NEW YORK, NY — American Mama
Not at all clueless, working mom Alicia Silverstone shares her hard-fought wisdom on doing the right thing for planet Earth, her 7-year-old and herself. But still she has questions about what’s next for her family and her career. Highlights include:
Alicia Silverstone on her family “dilemma”:
“‘I’ve always wanted another kid. But I also wanted to space them out because I love being with Bear,’ her 7-year-old son with ex-husband, actor and yoga teacher, Christopher Jarecki, to whom she was married for nearly 13 years before splitting up earlier in 2018. … ‘I have always dreamed of having a little girl, but of course I wanted another little Bear too. So whatever happens, if it happens, is good by me. I’m not in a relationship, but there are other ways to make babies.’ Not off the table: asking Bear’s dad for an assist.”
… on talking to her son about her dating life, post-divorce:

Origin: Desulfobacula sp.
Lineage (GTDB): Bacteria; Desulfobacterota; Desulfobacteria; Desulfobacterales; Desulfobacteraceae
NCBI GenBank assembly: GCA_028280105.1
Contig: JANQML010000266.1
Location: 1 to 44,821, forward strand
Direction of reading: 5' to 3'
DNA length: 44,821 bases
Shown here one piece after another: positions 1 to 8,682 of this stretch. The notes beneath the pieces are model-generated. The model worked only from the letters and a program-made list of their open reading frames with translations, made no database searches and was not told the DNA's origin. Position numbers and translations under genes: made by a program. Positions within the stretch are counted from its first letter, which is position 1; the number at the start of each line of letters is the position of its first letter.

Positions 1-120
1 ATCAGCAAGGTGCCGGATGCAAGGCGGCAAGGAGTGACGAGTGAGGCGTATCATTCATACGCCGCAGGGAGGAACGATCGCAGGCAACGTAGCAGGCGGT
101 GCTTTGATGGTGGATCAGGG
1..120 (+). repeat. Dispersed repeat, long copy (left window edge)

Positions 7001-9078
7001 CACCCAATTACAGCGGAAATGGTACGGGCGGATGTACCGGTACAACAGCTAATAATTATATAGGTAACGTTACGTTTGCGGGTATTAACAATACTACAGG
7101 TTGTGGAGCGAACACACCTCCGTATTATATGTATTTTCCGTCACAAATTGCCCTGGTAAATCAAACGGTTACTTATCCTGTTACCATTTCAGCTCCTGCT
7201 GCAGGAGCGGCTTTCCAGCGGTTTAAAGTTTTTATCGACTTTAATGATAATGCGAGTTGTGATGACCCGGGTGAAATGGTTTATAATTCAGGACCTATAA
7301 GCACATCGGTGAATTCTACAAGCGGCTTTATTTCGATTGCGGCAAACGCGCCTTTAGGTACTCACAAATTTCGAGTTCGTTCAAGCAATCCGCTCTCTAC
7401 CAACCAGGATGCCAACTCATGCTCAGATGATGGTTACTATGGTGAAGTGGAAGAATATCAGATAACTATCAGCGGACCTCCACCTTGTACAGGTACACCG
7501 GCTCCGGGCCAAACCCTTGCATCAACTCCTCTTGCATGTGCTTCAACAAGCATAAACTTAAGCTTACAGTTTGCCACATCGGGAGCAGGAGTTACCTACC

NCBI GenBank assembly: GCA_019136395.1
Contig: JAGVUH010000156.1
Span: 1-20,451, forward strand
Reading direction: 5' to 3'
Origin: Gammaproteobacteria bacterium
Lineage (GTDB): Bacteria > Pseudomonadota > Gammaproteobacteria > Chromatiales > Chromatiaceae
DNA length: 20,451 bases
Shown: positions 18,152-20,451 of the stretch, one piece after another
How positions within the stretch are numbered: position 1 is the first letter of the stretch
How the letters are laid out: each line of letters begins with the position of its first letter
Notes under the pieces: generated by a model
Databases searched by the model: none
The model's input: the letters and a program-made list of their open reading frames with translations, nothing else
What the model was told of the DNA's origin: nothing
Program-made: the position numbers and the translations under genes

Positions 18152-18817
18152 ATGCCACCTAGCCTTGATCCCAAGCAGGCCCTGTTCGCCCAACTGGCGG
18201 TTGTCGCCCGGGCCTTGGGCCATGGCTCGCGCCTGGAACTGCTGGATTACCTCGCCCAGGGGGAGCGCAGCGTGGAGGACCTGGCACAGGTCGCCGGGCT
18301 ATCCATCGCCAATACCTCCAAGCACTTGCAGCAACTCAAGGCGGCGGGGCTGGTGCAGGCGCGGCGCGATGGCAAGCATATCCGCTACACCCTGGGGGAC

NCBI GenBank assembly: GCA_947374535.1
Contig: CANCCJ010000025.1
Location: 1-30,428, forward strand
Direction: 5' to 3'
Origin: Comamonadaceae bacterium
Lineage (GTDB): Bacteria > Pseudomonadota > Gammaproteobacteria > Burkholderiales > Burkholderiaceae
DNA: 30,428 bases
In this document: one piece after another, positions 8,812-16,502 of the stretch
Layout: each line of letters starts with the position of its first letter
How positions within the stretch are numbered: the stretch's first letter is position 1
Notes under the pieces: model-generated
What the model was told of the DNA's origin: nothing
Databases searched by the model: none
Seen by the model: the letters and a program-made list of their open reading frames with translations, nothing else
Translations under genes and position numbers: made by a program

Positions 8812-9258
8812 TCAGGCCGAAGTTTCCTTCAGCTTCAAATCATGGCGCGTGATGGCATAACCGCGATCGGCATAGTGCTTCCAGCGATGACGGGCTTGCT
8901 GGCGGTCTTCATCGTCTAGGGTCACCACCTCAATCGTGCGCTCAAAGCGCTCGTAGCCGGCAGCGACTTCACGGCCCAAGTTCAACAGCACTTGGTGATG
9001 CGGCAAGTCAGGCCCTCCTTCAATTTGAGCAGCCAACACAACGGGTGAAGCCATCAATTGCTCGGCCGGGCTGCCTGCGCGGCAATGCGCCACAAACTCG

“He doesn’t have any idea that I’ve ever been on a date. I have talked to him about how one day Mommy and Daddy might want to find another person to be with. That was hard. We had a really deep conversation about it, where I was just preparing him in case I did find a boyfriend. But I just wanted to check in on him to see how he was doing. I would say, ‘Mommy and Daddy like to live separately.'”
… on being a working mom:
“What I have learned is that you can’t do everything at the same time. You have to go inside yourself and figure out what is the most important thing to you. For me, it was my son, and I refuse to miss any of his life, even though I have other desires.”
100 Best Companies 2018
Working Mother’s list of the 2018 “100 Best Companies” celebrates companies that lead in the areas of female career advancement, paid parental leave, childcare assistance, benefits and flextime. For the first time ever, Working Mother is revealing the company that has earned the top spot on this year’s list: Unilever.
Are We Overdiagnosing Our Toddlers?
A sharply rising number of children are receiving specialized therapies for a growing litany of neurological and physical conditions. But not all kids need it — and for the ones who do, help can be hard to find. Writer Rachel Rabkin Peachman takes a look at various medical interventions and what worried parents can do.
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